I had no idea how much it would end up meaning to her. She told me that what she wanted for her birthday was to buy an icon and to be in church. Although it didn’t exactly happen that way, it turned out that the hospital priest came by to give Kyril Holy Communion and blessed Lydia for her work. Then I came and gave her an icon. This was enough to fulfill her birthday wishes. Her intense gratitude and tearful joy was incredibly humbling for me.

It definitely was one of the best gifts I ever gave.

And a pretty great day in Moscow.

November 20, 2012

In Moscow Only Spongebob Makes S’mores

A while ago I wanted to introduce some of our friends to the amazingness that is s’mores. That plan got a little messed up, but I recently got to try again.

While hanging out with Andrei’s cousin and her son I told them about my rice krispy treat/Russian ‘marshmallow’ disaster. That reminded them that they had a question for me.

“Do people in America really roast zephyr (marshmallow) over a fire?” The son had seen it on Spongebob Squarepants and was intensely curious. Since I had recently found the American style marshmallows here in Moscow I decided I had to introduce them to this childhood rite. It’s hard for me to imagine someone going through their entire life not even knowing what a s’more is! Or the simple joy of roasting a marshmallow! When I went to Italy in high school, the family I stayed with was fascinated by the fact that we eat frittatas/omelettes in the morning for breakfast instead of in the evening for dinner (something they had also seen on T.V.).

The next time Andrei and I came over, we brought the s’more fixings. Using chopsticks and their stovetop we brought them up to speed on what it is to be American. And it was a success! Unless they were just being nice, they were thrilled with the results. It’s fun sharing different foods.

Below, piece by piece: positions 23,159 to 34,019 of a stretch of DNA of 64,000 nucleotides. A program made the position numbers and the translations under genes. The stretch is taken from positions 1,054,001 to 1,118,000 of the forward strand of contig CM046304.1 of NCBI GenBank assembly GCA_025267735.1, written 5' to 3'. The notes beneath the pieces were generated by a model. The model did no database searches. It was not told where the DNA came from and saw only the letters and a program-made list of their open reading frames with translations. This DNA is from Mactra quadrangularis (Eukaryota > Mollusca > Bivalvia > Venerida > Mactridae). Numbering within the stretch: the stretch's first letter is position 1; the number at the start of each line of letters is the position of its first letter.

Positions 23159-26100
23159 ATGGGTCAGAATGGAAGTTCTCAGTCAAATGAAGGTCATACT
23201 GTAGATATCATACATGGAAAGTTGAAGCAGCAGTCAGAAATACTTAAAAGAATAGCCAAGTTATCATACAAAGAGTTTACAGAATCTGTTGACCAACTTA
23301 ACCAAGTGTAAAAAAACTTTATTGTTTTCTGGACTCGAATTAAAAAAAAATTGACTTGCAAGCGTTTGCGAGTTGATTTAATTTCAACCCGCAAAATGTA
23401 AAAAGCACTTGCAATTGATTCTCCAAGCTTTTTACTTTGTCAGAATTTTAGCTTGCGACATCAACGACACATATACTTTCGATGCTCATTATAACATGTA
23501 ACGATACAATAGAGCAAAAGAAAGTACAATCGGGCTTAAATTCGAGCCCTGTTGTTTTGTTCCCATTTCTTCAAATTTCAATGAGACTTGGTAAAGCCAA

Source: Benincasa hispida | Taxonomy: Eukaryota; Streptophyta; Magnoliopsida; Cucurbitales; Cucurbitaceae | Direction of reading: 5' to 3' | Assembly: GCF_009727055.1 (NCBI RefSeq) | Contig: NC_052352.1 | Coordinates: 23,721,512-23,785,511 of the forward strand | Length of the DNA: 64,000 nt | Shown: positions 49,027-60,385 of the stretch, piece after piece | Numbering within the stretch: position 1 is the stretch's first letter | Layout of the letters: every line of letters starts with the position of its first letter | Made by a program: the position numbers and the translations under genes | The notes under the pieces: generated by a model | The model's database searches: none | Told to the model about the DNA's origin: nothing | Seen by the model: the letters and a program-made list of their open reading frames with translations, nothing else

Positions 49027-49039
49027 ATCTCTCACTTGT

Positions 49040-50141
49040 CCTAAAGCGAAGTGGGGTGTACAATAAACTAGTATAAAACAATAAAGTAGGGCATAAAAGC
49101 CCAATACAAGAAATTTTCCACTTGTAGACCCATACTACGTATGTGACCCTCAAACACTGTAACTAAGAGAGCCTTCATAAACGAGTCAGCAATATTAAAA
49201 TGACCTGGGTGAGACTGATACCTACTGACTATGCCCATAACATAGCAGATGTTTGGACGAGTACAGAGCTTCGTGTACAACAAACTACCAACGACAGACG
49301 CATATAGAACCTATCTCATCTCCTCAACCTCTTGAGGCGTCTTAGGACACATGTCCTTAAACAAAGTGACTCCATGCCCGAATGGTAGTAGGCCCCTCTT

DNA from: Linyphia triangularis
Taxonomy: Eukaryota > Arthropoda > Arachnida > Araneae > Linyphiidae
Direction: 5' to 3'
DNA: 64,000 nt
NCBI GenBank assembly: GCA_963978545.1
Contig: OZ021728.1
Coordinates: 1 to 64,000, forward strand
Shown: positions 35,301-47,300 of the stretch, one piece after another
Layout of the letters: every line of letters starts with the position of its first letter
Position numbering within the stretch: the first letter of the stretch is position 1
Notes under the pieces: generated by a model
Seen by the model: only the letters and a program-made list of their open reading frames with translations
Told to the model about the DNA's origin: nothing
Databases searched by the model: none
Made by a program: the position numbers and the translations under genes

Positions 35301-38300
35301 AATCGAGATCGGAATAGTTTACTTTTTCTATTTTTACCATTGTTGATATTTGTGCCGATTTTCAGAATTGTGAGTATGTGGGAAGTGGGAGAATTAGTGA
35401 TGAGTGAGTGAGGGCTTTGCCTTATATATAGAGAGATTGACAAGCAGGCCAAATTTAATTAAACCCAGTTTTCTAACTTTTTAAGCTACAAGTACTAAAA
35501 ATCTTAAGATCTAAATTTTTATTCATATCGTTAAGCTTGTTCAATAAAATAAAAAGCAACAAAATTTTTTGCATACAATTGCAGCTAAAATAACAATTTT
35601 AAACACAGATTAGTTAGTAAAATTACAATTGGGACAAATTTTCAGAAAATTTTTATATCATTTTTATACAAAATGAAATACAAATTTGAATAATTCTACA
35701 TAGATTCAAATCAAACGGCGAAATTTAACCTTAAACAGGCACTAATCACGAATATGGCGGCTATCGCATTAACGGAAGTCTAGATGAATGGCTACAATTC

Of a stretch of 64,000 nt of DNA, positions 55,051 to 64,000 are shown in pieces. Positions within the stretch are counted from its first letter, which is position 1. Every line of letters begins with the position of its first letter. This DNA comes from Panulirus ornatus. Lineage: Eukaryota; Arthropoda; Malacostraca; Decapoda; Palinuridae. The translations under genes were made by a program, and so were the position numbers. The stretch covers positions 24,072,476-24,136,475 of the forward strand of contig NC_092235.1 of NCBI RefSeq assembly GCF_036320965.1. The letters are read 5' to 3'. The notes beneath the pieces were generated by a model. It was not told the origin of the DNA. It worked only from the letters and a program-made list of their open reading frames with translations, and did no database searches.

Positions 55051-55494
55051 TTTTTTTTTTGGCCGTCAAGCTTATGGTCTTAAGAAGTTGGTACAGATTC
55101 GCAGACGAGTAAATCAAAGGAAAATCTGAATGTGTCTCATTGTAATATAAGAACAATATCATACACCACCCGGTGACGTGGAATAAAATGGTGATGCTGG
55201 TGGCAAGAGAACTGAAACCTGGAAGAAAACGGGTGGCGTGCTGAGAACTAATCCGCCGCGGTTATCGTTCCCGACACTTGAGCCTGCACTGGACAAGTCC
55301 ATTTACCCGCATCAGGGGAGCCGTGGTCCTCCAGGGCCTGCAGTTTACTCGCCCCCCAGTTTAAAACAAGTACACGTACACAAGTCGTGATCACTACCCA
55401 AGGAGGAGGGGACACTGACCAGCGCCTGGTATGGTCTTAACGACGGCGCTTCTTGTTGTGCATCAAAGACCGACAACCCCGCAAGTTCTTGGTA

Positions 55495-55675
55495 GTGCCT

Andrei’s cousin and her son hope to visit us in America this summer. I can’t wait to pull out our little fire pit and show them s’more making in all its proper glory!

November 13, 2012

The Big Reveal

The Big Reveal is not very big – surprise wise – considering many of our family and close friends already know the ‘secret’. Also, depending on timing you probably saw something on Facebook before reading this post. But it is big in happiness, in excitement (and scariness)…and in blessings.

Andrei and I are expecting our first baby.

Due April 16. So, sometimes lenten birthday cakes – woohoo! At least I have good practice in that (my birthday is always during lent).

Most everyone’s first question (after the due date) is how I am feeling. Actually scratch that. Everyone asks if the baby will be born in Russia. That answer is no – I am leaving Moscow in a few weeks and will stay until the baby is born. After that, we will see.

Back to the other question though – I feel pretty good. Have not had any morning sickness. I’m mostly just tired and hungry (I think 2nd trimester energy is a myth). That’s about it. I also kind of feel like a bit of a poser. There are about a bazillion pregnant girls I know in my Russian community back home as well as some old college friends. In Moscow I’ve noticed the smoke more, the lack of being able to order a huge veggie salad, and my very strong desire to go home and start setting up our house already. I have been eating lots of pickles. But I do that normally so I don’t think it has anything to do with the baby.